17. The draft convention on the elimination of all forms of discrimination against women as a whole, as already approved article by article, was adopted.
18. Mrs. COCKCROFT (United Kingdom) welcomed the fact that the elaboration of the draft convention, on which the Commission had been working since 1974, had been successfully concluded. The consensus reached on that extremely important document was most gratifying. That success was due above all to the Chairman, who had guided the Commission's debates in a superb fashion. Thanks were also due to the Style Committee, for its submission of a carefully prepared document.
19. However, the text was the result of a compromise, and. was not perfect. While many aspects met the concern of the United Kingdom Government, a few fell somewhat short of its wishes.
20. Mr. VALLARTA (Mexico) said that it had been a pleasure for him, as a member of the opposite sex, to be able to participate in the elaboration of the draft convention. Like any document prepared by a committee or commission, the text was not perfect, however; when the time came to ratify that instrument - and he hoped that Mexico would be in a position to do so his Government might have to clarify a few points. For example, with regard to the first paragraph of article 10, which dealt with the question of ensuring equal rights in vocational and university education, he pointed out that a Government could not necessarily ensure equal levels in all areas. The section on civil and family rights should be- amended somewhat at a subsequent session in the light of any legal advice which might be provided on the subject. Mexico would enter certain reservations that would not be. contrary to the objectives and aims of the convention. For the time being, he wished to enter a general reservation just as the United Kingdom representative had done.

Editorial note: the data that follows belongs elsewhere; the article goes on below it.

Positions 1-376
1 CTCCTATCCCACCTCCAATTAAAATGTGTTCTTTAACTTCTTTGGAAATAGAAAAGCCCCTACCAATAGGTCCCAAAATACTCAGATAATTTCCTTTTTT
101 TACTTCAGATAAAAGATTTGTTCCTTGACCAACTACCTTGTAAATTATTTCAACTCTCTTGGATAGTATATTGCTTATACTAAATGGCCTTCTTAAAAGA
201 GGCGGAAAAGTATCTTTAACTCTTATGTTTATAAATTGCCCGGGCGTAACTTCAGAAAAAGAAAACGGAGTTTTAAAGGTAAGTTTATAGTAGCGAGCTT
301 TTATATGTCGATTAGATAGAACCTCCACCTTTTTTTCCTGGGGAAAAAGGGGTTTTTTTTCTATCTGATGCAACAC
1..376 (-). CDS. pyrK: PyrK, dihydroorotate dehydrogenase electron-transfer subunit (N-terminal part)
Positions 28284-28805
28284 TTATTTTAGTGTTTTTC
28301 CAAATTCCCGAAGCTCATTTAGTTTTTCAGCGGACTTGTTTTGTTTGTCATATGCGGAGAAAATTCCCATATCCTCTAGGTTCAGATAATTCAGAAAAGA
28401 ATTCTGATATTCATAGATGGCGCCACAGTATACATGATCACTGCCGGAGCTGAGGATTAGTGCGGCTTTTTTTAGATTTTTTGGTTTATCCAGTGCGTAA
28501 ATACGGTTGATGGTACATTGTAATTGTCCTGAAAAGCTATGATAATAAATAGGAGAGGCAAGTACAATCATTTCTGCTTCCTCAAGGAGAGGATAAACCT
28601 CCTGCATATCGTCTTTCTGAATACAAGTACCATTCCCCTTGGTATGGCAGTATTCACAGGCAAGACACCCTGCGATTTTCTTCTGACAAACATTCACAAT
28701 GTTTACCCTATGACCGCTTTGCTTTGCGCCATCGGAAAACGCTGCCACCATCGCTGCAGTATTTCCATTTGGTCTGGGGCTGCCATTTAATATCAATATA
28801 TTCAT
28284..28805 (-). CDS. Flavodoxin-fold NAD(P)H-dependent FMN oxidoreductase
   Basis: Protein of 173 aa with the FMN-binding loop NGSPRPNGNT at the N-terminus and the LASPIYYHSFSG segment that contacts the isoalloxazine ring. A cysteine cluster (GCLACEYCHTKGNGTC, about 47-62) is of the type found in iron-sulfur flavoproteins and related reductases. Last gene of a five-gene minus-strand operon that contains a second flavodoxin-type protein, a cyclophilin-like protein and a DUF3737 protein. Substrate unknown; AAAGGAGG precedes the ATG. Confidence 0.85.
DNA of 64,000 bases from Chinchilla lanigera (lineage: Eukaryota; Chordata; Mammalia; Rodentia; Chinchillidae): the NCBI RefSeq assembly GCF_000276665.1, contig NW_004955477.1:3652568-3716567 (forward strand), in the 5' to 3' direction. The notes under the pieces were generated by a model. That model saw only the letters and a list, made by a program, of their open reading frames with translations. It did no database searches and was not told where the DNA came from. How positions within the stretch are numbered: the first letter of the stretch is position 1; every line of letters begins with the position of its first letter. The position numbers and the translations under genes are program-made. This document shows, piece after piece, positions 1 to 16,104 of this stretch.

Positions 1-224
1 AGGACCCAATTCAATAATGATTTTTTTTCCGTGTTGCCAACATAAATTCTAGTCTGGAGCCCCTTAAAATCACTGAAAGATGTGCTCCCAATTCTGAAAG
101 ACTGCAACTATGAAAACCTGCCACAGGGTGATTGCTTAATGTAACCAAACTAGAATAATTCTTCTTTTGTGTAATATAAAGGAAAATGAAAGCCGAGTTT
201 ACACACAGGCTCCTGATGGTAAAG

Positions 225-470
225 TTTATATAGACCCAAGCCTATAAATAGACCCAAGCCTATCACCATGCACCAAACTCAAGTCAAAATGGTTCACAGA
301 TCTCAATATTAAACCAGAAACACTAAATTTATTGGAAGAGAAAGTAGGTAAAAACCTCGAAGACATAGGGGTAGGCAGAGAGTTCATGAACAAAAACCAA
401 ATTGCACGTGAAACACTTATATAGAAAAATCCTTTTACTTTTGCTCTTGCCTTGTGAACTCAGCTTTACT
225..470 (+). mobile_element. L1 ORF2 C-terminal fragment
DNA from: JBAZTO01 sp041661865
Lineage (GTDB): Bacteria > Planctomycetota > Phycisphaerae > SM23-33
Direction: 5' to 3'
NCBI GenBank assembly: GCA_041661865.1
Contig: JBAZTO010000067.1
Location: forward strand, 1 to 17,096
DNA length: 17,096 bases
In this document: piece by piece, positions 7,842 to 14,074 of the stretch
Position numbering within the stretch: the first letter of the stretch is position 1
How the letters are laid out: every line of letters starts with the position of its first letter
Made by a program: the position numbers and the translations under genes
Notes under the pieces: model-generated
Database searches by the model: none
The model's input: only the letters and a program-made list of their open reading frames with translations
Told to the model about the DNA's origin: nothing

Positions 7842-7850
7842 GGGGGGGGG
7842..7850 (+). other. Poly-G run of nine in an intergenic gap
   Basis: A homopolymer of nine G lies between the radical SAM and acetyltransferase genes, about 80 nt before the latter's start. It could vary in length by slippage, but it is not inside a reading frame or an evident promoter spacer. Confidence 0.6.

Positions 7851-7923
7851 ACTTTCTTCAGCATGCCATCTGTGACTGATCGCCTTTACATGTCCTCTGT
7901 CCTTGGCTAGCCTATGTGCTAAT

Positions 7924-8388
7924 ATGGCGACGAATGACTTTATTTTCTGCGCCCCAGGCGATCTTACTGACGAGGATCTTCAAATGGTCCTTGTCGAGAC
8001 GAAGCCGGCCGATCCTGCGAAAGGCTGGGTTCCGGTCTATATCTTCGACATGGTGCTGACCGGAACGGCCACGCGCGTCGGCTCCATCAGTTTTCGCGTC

21. His delegation was in particular gratified by the fact that the Convention, had been adopted under the chairmanship of a woman from Latin America whose outstanding qualities were obvious.
22. Mrs. DEVAUD (France) thought that the Commission's work, although difficult, had been directed with dispatch and authority. It was to be hoped that the convention would help to improve the status of women throughout the world. She feared, however, that Governments might hesitate to ratify certain provisions which were worded in unduly complicated terms: she would have preferred a convention that was easier to implement. Her delegation had nevertheless participated in the consensus, subject to the reservations she had already explained.
23. Mrs. COENE (Belgium) stressed that the text just adopted was important not only as a legal document: it had several social implications as well, and she hoped that it would have an immediate impact. The consensus reached had been clear; the Economic and Social Council would now examine the text submitted to it and the views expressed on the subject. She thanked all the delegations which had supported the Belgian amendments and congratulated the Chairman, the officers of the Commission, the Deputy Director and the Secretariat.
24. Mrs. NIKOLASVA (Union of Soviet Socialist Republics) recalled that her delegation had been among those which had supported the candidature of the Chairman from the outset; the choice had been fully justified, as the Chairman had been able to guide the discussions with objectivity and at the same time to create a favorable climate. A vast amount of work had been done on the draft convention, and she hoped that the text would be adopted by the General Assembly and serve as a basis, in the struggle to be waged to improve the status of women. She expressed her thanks to the Deputy Director and to the Secretariat.